When science becomes reality and not just a theoretical exercise, it changes the future. That change is already well under way for 19-year-old Macy Alexander, who today is hyperfocused on agricultural sciences.
"I've been passionate about agriculture since I was 14," Alexander says. She didn't grow up on a farm, but, the Fayetteville teen took a class called Survey of Agriculture at Arkansas' Bentonville High School, where students were required to memorize and recite the Future Farmers of America (FFA) creed.
"I did all five paragraphs at once, and my FFA teacher recommended I go to competition with it. It was just an area FFA competition, but I won first place. I had never won first place in anything before, and I learned FFA was the place for me," she says. From that point on, Alexander pursued agriculture, emphasizing leadership and science.
Her passion for ag helped her earn a Wallace-Carver Fellowship, created through a partnership between USDA and the World Food Prize foundation. The paid fellowship provides the recipient the opportunity to work with scientists and policymakers at USDA.
In 2017, 29 fellows were stationed across the country. Following are the stories of seven of the recipients.
1. SUSTAINABLE SOLUTIONS.
Macy Alexander spent the summer working with the Agricultural Research Services' (ARS) Poultry Production and Product Safety Research Unit, in Fayetteville, Arkansas. It was that step that took science from being a page in a book to a concrete path for change.
"I studied and analyzed the effects of poultry production on soil and water—and, in turn, how it affects other parts of agriculture. If you don't have good soil, you can't grow anything," she says. She also worked in poultry processing.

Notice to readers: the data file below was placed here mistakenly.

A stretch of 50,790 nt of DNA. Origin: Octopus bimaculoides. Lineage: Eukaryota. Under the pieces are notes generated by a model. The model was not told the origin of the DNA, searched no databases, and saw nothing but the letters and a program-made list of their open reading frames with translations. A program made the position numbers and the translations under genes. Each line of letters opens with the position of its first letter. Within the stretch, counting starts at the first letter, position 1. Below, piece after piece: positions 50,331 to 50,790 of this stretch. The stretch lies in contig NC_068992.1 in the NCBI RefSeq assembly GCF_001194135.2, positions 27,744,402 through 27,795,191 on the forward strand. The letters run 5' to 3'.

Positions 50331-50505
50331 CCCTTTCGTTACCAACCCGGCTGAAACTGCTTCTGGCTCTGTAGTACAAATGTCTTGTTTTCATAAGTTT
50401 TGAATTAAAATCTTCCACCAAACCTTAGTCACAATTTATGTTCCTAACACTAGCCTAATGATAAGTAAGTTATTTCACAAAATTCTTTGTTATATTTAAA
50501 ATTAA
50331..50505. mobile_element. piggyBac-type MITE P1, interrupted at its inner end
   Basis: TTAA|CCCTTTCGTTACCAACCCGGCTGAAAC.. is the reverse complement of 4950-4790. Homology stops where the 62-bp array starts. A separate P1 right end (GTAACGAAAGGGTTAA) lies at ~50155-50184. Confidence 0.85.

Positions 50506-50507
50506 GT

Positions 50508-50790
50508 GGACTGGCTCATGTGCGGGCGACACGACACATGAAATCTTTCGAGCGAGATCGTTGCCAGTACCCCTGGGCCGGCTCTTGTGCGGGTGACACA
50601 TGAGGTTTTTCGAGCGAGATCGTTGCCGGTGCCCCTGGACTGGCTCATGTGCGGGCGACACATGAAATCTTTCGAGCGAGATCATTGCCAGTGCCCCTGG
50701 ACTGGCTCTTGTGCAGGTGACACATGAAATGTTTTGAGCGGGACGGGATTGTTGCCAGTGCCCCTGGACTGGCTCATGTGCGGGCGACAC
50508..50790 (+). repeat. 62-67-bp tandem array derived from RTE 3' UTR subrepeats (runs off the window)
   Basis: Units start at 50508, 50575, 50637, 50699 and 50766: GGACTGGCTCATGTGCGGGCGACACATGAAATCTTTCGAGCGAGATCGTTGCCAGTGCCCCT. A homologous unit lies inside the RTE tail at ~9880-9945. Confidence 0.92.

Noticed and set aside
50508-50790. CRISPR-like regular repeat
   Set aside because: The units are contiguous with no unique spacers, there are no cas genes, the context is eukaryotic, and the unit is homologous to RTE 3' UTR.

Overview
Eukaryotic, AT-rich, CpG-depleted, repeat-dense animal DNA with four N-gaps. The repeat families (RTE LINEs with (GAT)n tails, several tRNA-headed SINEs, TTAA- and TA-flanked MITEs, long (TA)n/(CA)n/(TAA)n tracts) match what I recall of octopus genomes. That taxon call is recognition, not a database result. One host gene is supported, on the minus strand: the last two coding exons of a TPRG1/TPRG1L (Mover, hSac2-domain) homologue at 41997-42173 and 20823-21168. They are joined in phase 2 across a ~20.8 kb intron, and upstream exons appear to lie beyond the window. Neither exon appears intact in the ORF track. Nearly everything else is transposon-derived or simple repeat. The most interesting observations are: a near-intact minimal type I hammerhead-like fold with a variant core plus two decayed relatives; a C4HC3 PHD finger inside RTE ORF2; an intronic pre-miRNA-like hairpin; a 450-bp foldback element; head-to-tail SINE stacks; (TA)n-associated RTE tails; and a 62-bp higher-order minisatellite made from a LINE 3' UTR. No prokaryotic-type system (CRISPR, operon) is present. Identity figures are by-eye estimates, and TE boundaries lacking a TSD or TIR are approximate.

On the cattle side, Alexander studied both the animals and forages.
"We GPS-mapped the cattle and soil-mapped a field. The cattle liked to be in areas where the soil moisture wasn't as high," she notes. She also studied native and orchardgrass in the pasture.
"I learned lab techniques and how the scientific process works," Alexander explains. "Before, I always thought scientific experiments were theoretical. When I was immersed in it, the science was very real."
Today, she's a University of Arkansas freshman, majoring in ag education—but with what she describes as a passion in the area of sustainable agriculture. Alexander also works full-time at the ARS lab where she did her fellowship. She credits the Wallace-Carver Fellowship as the turning point in her life.
"It changed how I look at agriculture and how we will solve world hunger in the future," she says.
2. THE NEXT 100 YEARS.
For Josie Consier, choosing a career in agriculture was like coming home.
Consier says the time she spent on her grandparent's Century Farm in Iowa led to a love of 4-H and farming. Today, the 19-year-old, from Ogden, is a sophomore at the University of Wisconsin-Platteville, majoring in agribusiness with a minor in crops and soils. She wants to work for a farm co-op or seed corn company.
Consier couldn't have landed in a more perfect spot as part of her Wallace-Carver Fellowship than the ARS Corn Insects and Crop Genetics Research Unit, in Ames, Iowa. Josie spent most of her time in the lab analyzing corn samples for fatty acid content.
"We were looking for higher percentages of oleic acid. It is heart-healthy," she says. "Then, we can use the corn for more than ethanol and cut down on waste."
It was a painstaking task. "I started with 223 samples, and, of those, only eight were above the percentage of oleic acid needed. I retested those eight, and six met the [final] requirements."
Those six samples will undergo genomic testing to give scientists a start on breeding a corn hybrid that will produce heart-healthy oil.
Consier also spent time in the field hand-pollinating organic corn.
"It was extremely helpful," she reports. "I was so excited to work with USDA. I learned how to be more professional and about the breeding processes of corn and other plants."
3. URBAN SUSTAINABILITY.